• fill in the ELG execution location; the value of this field depends on how the LT service is deployed into the cluster, which namespace was used, etc. As described here, this field follows this template: http://service-{name}.{namespace}.svc.cluster.local{/path}. The {name} and {namespace} are the identifier under which the service is deployed (typically the name of the defining YAML file) and the Kubernetes namespace used. The {/path} part is the path to the endpoint within the running container and can be derived from the executionLocation element value of the metadata record. For this reason, the ELG execution location field is pre-filled with the executionLocation value, so that you can change only the part that is required. 1

  • set the Elg gui url; the standard set of GUIs available in the ELG platform by default are as follows, and the gui-ie ones can take additional parameters that are described below.

    • /dev/gui-ie/ for IE tools that take text as input and return a response that is either annotations (relative to the original text), or texts that should be shown instead of the original input text,

    • /dev/gui-ie/index-mt.html for MT and similar services that take text as input and return a response of type texts that should be shown along with the original input text,

    • /dev/gui-ie/index-asr.html for ASR services that take audio as input and return texts,

    • /dev/gui-ie/index-audio-annotation.html for “audio annotation” services that take audio as input and return an annotations response where the start/end of each annotation is a possibly-fractional number of seconds from the start of the audio stream,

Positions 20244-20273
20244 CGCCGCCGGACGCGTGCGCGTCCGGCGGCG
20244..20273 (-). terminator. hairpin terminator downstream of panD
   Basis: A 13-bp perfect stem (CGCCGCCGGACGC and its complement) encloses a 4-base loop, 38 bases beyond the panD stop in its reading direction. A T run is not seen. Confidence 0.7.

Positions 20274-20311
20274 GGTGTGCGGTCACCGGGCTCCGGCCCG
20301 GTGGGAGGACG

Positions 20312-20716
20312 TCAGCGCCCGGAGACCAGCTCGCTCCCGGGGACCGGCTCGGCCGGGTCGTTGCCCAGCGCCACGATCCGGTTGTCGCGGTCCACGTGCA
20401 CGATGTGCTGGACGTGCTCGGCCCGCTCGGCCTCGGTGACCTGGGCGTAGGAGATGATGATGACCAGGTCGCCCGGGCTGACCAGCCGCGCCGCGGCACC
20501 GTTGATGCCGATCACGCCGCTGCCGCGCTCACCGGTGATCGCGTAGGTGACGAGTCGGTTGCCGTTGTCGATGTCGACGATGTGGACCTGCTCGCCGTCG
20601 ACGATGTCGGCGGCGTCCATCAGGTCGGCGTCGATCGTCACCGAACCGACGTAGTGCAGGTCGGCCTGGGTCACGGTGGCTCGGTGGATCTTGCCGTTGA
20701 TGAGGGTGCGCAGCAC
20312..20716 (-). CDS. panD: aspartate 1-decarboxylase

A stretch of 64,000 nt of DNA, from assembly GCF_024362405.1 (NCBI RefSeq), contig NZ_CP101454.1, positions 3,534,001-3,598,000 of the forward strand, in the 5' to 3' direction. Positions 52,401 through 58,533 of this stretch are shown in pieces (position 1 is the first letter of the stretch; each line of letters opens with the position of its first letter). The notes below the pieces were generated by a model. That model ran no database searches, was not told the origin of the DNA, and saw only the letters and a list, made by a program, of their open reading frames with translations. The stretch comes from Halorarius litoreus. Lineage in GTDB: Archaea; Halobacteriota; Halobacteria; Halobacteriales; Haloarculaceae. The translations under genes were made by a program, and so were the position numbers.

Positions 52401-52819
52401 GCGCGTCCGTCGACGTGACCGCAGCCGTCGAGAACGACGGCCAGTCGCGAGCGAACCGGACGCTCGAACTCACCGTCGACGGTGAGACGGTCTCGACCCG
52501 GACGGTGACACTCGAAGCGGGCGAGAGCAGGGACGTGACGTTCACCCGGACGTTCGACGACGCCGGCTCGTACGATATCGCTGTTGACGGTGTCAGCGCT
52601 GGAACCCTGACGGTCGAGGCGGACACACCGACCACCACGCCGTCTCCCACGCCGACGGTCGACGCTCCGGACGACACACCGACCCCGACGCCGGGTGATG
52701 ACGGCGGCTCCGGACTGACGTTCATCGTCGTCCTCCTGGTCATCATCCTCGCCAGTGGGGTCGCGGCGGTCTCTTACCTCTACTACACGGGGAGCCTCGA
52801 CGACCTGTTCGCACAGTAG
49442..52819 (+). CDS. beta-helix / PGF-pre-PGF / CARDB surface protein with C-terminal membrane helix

• /dev/gui-ie/index-text-classification.html for Text Classification services that take text input and return a classification response,

    • /dev/gui-ie/index-image.html for services such as OCR that take images as input and return texts as output,

    • /dev/gui-ie/index-dependency.html for dependency parsers, or

    • /dev/gui-tts/ for TTS services.

    Depending on the value that you have set, the appropriate try out UI will be displayed in the respective tab of the landing page of the LT service.


If there is no available/appropriate try out UI for the specific service or for any other reason, you can disable/hide the try out UI tab by setting none to the Elg gui url field.

  • select the appropriate value for the elg hosted element - a service is considered “ELG hosted” if the processing logic runs entirely within the ELG cluster and does not involve making network connections to non-cluster addresses. Services that are proxies to a remotely-hosted endpoint are labelled as such since the ELG cannot offer the same availability guarantees as for ELG-hosted services;

  • set the Accessor id of the service. This is the final segment of the ELG public API endpoint at which the service can be called (/execution/process/{accessor-id}), so must be a valid URL path segment - the recommended form is “kebab case”, i.e. lower-case-with-hyphens. If the service you are validating is a new version of an existing published service then it will share the same accessor ID, but other than this the IDs for distinct services must be unique. For a brief overview of the LT REST API, see this section.